Park celebrates tourism week with local communities

Fishery biologist Matt Kulp is using backpack electrofishing techniques to remove non-native trout species from stream segments to allow for brook trout recovery.

Fishery biologist Matt Kulp is using backpack electrofishing techniques to remove non-native trout species from stream segments to allow for brook trout recovery.

The 26th “Employee of the Year” and “Tourist of the Day” ceremony will be held Monday, May 10, 11:30 a.m. on the lawn at Park Headquarters to celebrate National Tourism Week and showcase the long and successful partnership between Great Smoky Mountains National Park and its neighboring tourism communities. This year, the event will honor Matt Kulp who is a fisheries biologist in the Resource Management and Science Division. As part of the celebration, a tourist family will be selected to take part in the ceremony to highlight the importance of visitors to the Park and its gateway communities. Jimbo Whaley, singer and songwriter and marketing director at Dixie Stampede, will serve as the Employee of the Year emcee.

Kulp has worked in the Fisheries Branch since 1994. His first experience with the Park came in 1992 when as a graduate student he conducted field research regarding population densities of the southern and northern strain of brook trout.

Kulp was selected as Employee of the Year for his outstanding performance in fisheries management and data analysis of fisheries and water quality research information. He was recognized for his work with the Park’s data stewards. This involvement has led to the development of a systematic database within the Resource Management and Science Division. It was noted that “His leadership and knowledge of statistics and databases resulted in him mentoring others in the division as well as with graduate students who participate in research studies in the Park.” The standardization of this database will overlap and link the applications of various field research projects that are ongoing on the physical, chemical and biological elements of vegetation, air, soils, and water.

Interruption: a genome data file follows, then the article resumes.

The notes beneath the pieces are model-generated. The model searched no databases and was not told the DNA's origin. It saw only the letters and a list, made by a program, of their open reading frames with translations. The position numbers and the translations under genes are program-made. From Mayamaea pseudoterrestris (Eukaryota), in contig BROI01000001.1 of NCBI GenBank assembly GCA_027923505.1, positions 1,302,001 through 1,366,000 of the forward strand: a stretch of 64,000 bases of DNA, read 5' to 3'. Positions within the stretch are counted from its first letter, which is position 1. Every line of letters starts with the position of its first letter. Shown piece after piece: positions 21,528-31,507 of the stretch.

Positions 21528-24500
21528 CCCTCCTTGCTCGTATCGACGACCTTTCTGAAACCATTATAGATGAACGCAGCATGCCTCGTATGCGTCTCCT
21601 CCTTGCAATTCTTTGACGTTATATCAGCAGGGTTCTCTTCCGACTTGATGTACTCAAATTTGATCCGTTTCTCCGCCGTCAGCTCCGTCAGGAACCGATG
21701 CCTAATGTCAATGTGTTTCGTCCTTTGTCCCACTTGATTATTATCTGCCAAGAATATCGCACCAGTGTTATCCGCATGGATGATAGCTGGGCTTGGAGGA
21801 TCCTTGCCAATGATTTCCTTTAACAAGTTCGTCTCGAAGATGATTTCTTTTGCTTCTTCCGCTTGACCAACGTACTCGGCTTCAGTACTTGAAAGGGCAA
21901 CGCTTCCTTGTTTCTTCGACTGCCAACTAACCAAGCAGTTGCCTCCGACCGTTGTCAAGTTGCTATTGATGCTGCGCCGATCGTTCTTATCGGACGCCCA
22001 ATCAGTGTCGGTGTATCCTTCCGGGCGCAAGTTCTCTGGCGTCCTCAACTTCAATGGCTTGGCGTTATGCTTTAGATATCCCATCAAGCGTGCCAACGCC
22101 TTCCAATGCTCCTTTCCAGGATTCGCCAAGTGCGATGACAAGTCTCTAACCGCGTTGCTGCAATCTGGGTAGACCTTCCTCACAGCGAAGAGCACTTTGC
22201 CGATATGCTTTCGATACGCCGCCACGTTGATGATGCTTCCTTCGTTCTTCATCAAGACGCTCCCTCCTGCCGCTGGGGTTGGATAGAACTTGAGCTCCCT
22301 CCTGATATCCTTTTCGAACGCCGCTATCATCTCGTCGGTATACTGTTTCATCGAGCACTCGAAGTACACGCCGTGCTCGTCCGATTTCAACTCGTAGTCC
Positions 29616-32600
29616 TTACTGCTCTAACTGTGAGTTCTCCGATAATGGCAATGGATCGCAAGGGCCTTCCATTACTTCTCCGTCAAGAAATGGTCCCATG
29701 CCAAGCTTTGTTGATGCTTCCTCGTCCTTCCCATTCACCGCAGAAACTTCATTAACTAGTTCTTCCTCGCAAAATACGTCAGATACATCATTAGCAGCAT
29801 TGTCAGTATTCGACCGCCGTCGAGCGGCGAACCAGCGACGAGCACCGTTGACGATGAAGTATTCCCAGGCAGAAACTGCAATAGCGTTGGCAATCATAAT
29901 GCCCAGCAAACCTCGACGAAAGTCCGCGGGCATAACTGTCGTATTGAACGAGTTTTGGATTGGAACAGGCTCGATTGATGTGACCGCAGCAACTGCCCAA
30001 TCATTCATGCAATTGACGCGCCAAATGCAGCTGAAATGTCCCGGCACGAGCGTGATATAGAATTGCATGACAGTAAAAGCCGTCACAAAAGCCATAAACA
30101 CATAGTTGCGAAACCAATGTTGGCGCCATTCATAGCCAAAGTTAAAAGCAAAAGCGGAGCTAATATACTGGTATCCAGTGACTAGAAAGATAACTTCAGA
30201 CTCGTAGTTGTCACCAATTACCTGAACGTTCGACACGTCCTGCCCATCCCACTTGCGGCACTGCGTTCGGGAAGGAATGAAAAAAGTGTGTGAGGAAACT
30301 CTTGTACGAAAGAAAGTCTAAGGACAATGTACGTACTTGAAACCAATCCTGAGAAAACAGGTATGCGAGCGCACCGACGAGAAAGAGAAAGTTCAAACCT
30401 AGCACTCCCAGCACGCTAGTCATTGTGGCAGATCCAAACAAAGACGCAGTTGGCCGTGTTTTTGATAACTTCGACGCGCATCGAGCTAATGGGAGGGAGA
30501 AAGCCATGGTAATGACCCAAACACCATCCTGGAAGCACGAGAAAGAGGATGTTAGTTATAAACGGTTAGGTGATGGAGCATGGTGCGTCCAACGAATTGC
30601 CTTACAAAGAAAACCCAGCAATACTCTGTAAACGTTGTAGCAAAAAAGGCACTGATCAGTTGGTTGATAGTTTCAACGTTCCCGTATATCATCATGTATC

The Fisheries Branch has been monitoring fish populations since 1976. “Matt is a great asset to the division and has been instrumental in planning and conducting these long-term studies which give managers an insight into status and trends of these monitored species,” said Park Superintendent Dale Ditmanson.”

Of the 2,100 miles of water ways that thread their way through the Great Smoky Mountains National Park, 800 miles of streams support fish. The Park is home to nearly 60 species of fish, including three federally-protected fish species, the duskytail darter, smoky madtom, and yellowfin madtom; non-game fish such as shiners, minnows, and suckers; and game fishes--bass and rainbow, brown, and brook trout. The Southern Appalachian brook trout is the only trout species native to the Smokies.

Kulp is responsible for performing analysis on the health of fish in Park streams by collecting information and inputting data on fish populations, distribution, size, weight, and environmental effects on fish from acid deposition, summer droughts, and spring floods. He also conducts water chemistry research and coordinates and plans native fish reintroduction efforts. Through this research, he has authored or co-authored over 15 peer reviewed publications during his tenure.

“Matt has a passion for the environment and his technical aptitude, excellent communication and interpersonal skills have made him a superb natural resource professional. He is extremely willing to share his knowledge with his co workers and the public and does so in such a way as to create a positive experience for all he comes in contact with,” said Steve Moore, Supervisory Fishery Biologist.

Kulp lives in Wears Valley with his wife, Mimi, who works for the City of Pigeon Forge Public Works Department. The Kulps attend the Our Savior Lutheran Church of Gatlinburg where Matt serves on the church council and is very involved in the Friends in Need (FIN) program. The after school program serves the underprivileged of the community through mentoring, crafts and sharing of a meal.

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